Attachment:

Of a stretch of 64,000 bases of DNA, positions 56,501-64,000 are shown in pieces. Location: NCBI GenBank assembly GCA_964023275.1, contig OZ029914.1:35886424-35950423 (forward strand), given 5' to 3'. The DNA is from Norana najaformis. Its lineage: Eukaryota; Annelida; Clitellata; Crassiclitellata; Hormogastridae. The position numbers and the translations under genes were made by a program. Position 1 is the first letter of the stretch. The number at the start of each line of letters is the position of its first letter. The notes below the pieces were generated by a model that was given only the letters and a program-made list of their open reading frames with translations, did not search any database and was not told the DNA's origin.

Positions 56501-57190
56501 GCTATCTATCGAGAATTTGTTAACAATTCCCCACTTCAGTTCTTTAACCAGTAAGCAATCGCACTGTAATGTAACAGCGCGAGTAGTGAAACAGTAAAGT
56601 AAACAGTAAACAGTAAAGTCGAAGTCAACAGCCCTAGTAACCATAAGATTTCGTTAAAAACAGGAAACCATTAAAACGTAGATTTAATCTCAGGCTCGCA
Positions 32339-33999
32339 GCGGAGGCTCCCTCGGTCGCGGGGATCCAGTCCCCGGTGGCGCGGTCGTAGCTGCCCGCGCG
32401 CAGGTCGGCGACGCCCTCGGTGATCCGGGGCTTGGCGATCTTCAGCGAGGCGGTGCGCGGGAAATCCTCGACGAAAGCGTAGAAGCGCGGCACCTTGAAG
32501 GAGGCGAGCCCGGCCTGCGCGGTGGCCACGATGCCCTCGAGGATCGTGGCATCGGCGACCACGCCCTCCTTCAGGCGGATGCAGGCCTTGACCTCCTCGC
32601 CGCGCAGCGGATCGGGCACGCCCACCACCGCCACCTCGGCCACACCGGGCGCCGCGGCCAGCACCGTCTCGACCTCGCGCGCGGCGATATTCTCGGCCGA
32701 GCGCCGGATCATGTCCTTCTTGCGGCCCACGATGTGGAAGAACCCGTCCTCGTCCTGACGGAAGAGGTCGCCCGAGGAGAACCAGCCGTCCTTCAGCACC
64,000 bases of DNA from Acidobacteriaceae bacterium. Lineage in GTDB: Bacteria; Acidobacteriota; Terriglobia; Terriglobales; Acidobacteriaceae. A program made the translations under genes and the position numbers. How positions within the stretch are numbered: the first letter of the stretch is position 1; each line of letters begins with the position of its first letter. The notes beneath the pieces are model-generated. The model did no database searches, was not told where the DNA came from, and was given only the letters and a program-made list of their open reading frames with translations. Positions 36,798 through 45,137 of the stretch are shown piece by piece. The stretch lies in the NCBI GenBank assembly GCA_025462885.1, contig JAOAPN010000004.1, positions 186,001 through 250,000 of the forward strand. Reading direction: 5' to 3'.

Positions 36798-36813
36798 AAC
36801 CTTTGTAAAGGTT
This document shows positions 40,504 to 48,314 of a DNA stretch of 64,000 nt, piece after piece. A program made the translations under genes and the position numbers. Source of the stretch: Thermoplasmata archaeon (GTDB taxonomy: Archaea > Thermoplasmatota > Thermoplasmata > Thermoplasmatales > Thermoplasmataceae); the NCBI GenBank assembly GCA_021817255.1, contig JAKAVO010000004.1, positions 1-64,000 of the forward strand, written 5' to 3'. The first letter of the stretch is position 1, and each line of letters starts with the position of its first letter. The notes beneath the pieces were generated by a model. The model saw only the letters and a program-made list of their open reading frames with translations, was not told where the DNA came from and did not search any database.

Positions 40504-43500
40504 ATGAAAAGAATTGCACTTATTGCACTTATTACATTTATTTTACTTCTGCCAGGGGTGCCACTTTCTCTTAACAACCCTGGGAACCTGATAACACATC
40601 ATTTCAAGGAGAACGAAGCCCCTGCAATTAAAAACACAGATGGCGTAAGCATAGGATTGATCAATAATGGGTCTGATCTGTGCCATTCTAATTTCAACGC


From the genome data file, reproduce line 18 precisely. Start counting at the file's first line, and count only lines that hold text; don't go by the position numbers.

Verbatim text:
40601 ATTTCAAGGAGAACGAAGCCCCTGCAATTAAAAACACAGATGGCGTAAGCATAGGATTGATCAATAATGGGTCTGATCTGTGCCATTCTAATTTCAACGC